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Paula Olson, The Northwest Connection

It’s already March. How are you doing on your New Year’s resolutions? A friend of mine has latched onto Chinese New Year because she says it’s sort of like a “re-do” opportunity if you don’t stick to your calendar year resolutions. Chinese New Year usually falls at the end of January or early February and this, the year of the dragon, was no exception. So, about three weeks after 2017 started, some of us said, “Well, let’s be serious about it now.” Have I gotten down to the business of carrying out my resolutions?

Not so much. I remember giving up a few years ago after trying to explain resolutions to my son. He resolved to go swimming with his parents during open swim (read: play time for kids and families) twice a week at the Y. That was actually more of a wish to lock the parents into a commitment they can’t keep due to scheduling, sports games, and other various obstacles. But it sounded good to him.

So that leads me to the meat of this piece. I was inspired by several instances when the topic of thank-you notes arose. One instance was last year when my son attended several birthday parties of his fellow first graders. A few days after a party he said out of the blue, “I wonder when we’ll get a thank-you note from [so and so]. Knowing that I’ve drilled into him the importance of (a) written correspondence and (b) expressing gratitude for time, gifts, help, meals, whatever, I gently told him that while people may be appreciative of birthday presents, not everyone writes thank-you notes anymore. But I am glad that we do because who doesn’t enjoy getting a piece of mail that isn’t a bill and who doesn’t like to hear “thank you” when they have put time, money, and/or effort into doing something for somebody?

How does this relate to New Year resolutions? On to the second instance on the topic of thank-you notes. I read an article about a woman who promised herself that she would write a thank-you to somebody every single day of the year. If she missed any days, she would do more than one to make up for the missed days. Some thank-you’s were obvious like receiving gifts at holidays or invitations to dinner at a friend’s home, but I especially like the idea of thanking people for qualities they exude or a kindness they have shown to me or someone else. Simply taking ten minutes, a notecard and pen, and (now, I think) forty-five cents to deliver a few lines of gratitude to someone feels good, and you just may make someone’s day.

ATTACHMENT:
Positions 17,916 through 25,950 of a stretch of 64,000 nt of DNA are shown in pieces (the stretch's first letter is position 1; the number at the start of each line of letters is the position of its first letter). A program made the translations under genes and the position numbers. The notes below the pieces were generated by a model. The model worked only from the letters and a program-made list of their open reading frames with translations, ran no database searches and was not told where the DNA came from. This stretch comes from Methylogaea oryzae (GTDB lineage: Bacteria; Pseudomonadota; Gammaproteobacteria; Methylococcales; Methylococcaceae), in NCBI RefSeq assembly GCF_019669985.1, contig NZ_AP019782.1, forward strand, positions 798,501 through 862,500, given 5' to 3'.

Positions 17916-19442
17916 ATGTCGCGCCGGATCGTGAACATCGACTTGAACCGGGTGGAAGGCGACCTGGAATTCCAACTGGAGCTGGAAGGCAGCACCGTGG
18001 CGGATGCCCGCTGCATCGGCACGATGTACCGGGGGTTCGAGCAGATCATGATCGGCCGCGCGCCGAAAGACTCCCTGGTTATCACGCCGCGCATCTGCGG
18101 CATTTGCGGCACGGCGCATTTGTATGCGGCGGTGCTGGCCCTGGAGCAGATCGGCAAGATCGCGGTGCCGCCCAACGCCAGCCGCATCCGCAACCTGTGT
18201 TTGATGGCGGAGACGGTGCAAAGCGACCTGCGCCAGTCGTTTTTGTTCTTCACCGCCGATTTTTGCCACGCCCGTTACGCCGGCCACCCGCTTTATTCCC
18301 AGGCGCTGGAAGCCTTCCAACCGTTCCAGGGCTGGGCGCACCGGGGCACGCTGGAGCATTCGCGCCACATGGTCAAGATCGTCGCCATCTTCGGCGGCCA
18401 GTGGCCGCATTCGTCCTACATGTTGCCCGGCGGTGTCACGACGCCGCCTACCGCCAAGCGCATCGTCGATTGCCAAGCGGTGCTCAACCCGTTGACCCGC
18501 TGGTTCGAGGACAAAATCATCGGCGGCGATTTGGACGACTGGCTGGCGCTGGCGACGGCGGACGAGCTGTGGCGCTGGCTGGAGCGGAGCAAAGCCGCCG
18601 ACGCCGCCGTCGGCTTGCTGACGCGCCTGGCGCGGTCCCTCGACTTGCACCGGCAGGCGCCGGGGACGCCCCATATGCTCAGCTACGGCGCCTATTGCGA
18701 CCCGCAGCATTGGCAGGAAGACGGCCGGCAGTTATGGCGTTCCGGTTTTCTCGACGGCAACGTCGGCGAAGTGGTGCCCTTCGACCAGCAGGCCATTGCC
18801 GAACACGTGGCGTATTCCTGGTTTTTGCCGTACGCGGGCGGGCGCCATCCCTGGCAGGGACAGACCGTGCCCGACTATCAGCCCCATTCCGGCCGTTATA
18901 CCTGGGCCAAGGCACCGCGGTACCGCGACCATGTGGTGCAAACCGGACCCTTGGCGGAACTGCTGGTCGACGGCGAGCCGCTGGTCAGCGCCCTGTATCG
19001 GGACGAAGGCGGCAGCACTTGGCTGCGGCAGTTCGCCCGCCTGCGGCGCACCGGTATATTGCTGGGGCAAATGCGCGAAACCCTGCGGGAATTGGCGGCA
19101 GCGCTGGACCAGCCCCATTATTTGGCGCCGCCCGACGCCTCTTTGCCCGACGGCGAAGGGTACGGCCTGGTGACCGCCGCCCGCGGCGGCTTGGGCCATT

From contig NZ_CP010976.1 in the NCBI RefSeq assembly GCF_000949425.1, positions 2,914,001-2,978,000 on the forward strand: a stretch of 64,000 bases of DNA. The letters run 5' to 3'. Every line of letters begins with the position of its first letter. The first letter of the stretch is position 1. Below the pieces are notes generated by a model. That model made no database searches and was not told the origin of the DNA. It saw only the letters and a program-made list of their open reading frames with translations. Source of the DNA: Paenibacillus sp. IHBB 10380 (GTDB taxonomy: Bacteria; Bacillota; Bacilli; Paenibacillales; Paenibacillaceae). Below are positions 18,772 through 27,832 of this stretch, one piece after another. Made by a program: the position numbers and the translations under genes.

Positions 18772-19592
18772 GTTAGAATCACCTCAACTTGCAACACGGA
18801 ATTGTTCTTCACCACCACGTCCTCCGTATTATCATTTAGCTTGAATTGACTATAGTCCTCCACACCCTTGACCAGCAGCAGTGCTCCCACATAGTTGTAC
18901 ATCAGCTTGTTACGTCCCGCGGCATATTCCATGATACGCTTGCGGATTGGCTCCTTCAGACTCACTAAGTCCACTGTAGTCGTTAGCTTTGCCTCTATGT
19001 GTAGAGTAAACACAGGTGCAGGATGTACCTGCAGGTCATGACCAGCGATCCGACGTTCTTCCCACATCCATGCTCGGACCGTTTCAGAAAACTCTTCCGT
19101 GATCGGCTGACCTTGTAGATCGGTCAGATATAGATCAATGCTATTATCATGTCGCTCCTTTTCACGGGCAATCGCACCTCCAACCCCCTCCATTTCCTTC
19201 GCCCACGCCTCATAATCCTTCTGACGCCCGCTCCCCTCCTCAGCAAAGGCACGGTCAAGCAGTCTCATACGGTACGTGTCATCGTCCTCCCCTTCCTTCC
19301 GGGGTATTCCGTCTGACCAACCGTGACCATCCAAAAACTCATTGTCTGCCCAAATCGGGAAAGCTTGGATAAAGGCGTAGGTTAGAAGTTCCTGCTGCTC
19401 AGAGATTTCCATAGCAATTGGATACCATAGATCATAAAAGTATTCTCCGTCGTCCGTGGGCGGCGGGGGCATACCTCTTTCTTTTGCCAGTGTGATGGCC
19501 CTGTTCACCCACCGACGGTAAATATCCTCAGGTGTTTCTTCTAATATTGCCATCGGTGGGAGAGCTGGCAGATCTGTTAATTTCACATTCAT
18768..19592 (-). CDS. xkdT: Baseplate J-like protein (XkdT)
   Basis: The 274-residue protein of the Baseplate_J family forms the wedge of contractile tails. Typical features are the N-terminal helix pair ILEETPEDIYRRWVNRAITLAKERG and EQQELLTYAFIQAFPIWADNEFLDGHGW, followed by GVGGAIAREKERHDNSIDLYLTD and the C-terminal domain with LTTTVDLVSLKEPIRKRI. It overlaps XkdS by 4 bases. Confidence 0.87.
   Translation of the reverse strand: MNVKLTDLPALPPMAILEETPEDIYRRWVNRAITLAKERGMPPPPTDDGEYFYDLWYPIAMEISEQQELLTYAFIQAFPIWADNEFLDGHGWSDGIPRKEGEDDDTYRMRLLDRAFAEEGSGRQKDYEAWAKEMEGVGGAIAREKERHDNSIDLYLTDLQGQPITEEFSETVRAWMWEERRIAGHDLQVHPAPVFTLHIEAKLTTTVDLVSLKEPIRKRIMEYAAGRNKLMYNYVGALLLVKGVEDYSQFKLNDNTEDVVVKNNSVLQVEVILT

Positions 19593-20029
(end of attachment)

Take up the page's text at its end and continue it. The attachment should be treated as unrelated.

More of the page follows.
Maybe a card every day is an unrealistic expectation but one card a week is not. It can be a small piece of paper, a card, even a post card, and it doesn’t have to be more than a few lines. Remember, it’s a note, not a book, though you may find yourself wanting to convey even more than you set out to. Set aside some day of the week so you consistently pull out your pen of gratitude and lift someone’s spirits. You will find that your spirits will also rise. I will add that by asking your children to give their input, you will help to instill appreciation in them. You could read aloud the couple of lines you have written and ask what they think. They’ll learn what a nice thank-you note sounds like, and what seemingly inconspicuous things a person does can be appreciated. You can ask them what they are thankful for about Mrs. Johnson or Uncle Joe, and include those in your note.

It’s already past my friend’s re-do/start-over resolution day, but it’s never too late to start something good.

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